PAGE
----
The solar PV tracker supply market is in the throes of commodity product perception typical of many B2B markets and products. However, significant differences remain between tracker alternatives and tracker supply companies.
Some tracker companies are addressing the situation with the classic formula - differentiating with adders that improve top-line revenue and soften the trackers low-margin blow. Other companies remain true to the tracker mission to find lower cost electricity for customers in large-scale applications, often in the harshest environments on earth, and always conscious of cost.
The customers of industrial-grade ground-mount trackers know about that adder formula too, and about features that may not add value in the tracker mission to find them lower cost electricity. Many customers are thinking like Jack Webb: just the “tracks”, ma’am.
Solar PV trackers exist to increase the yield performance of installed PV power. Trackers are best compared on their yield-gain elements, and their standard features of agile application and operation.
Yield-gain elements arise from both standard and site-dependent tracker features. Standard features include tracker module-fill, site-fill options, bifacial module compatibility, and tracking arc. Site-dependent features include asymmetric backtracking, and otherwise comprehensive tracker position control appropriate to the challenging but straightforward mission.
Agile application and operation
Agile application and operation features exhibit synergy with yield-gain elements by achieving double-duty of increasing yield-performance and/or reducing costs that together drive down the cost of electricity. They inherently resolve more project challenges with less special effort in design, supply, installation, operation, and maintenance. Agility comes from fewer parts and operations all along the supply chain from plant design to commercial operation, and from greater inherent tolerances of project variables, both dimensional and logistical.
The specialist segment of solar PV tracker technology is characterized by manufacturers who have innovated products and supply chain operations in commercialization since the early 2000’s. In 2017, more than 15 contenders made up the global tracker supply market of 14.6 GW, with the top-three taking 52 percent market share. Two of those three offer independent-row trackers, one of which provides for complete tracker module-fill and 5% yield density advantage as a standard feature. Independent-row trackers took 69 percent of the 2017 global tracker market.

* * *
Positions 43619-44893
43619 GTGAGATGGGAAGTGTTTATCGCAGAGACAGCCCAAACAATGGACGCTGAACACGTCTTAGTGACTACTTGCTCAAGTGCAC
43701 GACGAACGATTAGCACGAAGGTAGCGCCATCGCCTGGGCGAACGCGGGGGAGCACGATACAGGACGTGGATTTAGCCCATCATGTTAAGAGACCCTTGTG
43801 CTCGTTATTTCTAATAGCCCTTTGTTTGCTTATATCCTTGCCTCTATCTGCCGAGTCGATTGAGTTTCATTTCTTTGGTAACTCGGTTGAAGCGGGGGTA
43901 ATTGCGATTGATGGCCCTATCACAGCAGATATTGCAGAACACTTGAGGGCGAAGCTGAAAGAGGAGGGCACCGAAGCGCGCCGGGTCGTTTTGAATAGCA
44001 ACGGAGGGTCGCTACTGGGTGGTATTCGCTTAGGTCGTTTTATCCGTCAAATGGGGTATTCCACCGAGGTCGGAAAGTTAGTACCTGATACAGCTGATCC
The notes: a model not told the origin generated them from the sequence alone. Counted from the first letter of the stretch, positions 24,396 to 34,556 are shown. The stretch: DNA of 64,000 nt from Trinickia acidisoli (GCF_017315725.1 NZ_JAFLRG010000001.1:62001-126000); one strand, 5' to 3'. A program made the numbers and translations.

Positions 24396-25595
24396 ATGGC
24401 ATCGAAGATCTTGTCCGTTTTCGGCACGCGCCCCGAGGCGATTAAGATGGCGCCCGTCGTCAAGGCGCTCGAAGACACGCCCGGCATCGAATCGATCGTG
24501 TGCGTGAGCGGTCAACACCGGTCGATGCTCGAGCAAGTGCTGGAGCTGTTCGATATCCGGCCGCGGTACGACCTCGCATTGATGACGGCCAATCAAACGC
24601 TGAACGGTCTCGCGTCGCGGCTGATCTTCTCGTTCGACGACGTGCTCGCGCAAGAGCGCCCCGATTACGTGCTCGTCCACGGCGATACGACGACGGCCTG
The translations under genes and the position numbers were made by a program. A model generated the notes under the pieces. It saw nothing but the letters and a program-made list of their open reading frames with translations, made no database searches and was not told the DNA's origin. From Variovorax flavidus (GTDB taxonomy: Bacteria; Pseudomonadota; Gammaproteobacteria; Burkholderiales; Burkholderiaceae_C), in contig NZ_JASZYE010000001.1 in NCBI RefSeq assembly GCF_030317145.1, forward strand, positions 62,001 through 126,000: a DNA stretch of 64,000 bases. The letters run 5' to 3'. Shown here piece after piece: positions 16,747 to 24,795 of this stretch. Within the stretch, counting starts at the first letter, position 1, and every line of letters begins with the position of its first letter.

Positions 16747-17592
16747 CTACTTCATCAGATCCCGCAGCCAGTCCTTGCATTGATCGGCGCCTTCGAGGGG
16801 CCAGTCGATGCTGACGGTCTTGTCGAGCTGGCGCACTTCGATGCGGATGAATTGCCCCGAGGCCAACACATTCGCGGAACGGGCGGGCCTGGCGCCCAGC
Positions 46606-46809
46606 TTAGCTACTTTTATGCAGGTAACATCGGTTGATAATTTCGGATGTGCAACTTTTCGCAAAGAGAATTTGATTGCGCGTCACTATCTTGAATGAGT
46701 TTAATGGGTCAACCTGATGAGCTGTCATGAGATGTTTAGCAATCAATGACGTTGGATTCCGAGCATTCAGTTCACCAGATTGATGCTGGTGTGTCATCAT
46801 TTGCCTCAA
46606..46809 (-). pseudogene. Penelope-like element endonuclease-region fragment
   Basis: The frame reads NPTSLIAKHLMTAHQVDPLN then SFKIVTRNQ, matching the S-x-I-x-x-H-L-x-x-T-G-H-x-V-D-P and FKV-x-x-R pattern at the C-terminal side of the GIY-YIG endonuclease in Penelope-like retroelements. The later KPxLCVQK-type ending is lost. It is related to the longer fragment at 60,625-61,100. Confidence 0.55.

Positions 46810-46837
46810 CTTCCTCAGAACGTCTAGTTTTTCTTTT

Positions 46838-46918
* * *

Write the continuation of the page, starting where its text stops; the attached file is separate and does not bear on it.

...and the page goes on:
In 2018, segment customers are excited about (and moving forward with) bifacial tracking applications that can achieve up to 30% yield-gain over monofacial tracking. Annual average bifacial gain of 13% has been documented at the La Silla bifacial test-bed application.
One of the top-three tracker products uniquely provides for drop-in bifacial optimization to eliminate torque-tube shading on the backside and best reduce backside shading influences of foundation piles, exposed cable management, and mechanical links and dampers. Moreover, bifacial capture is enhanced with wider reflective ground surface, higher module mounting, and comprehensive tracker position control applied to bifacial needs. Synergetic agility features include fewer foundation piles-per-MW, double the washing/gardening rate MW-per-pass, greater site-filling options, and greater maintenance access.
The site-dependent featuresof yield-gain elements are principally backtracking and additionally comprehensive tracker position control that impacts yield-gain according to project-specific conditions of climate and terrain.
Asymmetric backtracking control is the part of comprehensive tracker position control that avoids inter-row shading in the early and late-day hours due to uneven terrain influences. Programmed asymmetric backtracking control achieves up to 6% yield-gain over standard tracking in that case.
Programmed backtracking control is superior to response control on shading of an auxiliary PV module that adds cost, occupies viable yield-area, and introduces latitude and seasonal dependence in power-supply design, supply, and installation.
Programmed backtracking control is based on NREL sun-position data versus programmed terrain irregularity parameters that do not change with time or normal external influences. It firstly assures robust plant operation independent of external communications, and is complemented by secure data communications via web for offsite operations. Programmed control is of zero maintenance and provides for hardware independent software update.
Programmed backtracking control achieves both yield-gain and agility benefits in tracker technology by enabling cost reduction of earth-grading on contours and steps, and avoiding related environmental impacts and carbon dioxide emissions.
Agile operation is further enhanced by tracker self-powering that eliminates extensive power distribution of what is remarkably little consumption in all cases. Of the two self-powering types on the market, the auxiliary module type adds costs and imposes latitude and seasonal variables in design, supply, installation, and operation.
Appropriate innovation has led to standard industrial-grade tracker products with features that achieve (or do not achieve) certain yield-gain and/or agility benefits to cost-effectiveness. The successful tracker, and its supplier, will inherently solve more project challenges for the customer to help them find lower cost electricity and compel them to repeat business.
Tim Murphy is Communications Manager for Soltec, a manufacturer of PV tracking equipment with a 14-year-history and global labor force of more than 750 people.
Soltec | soltec.com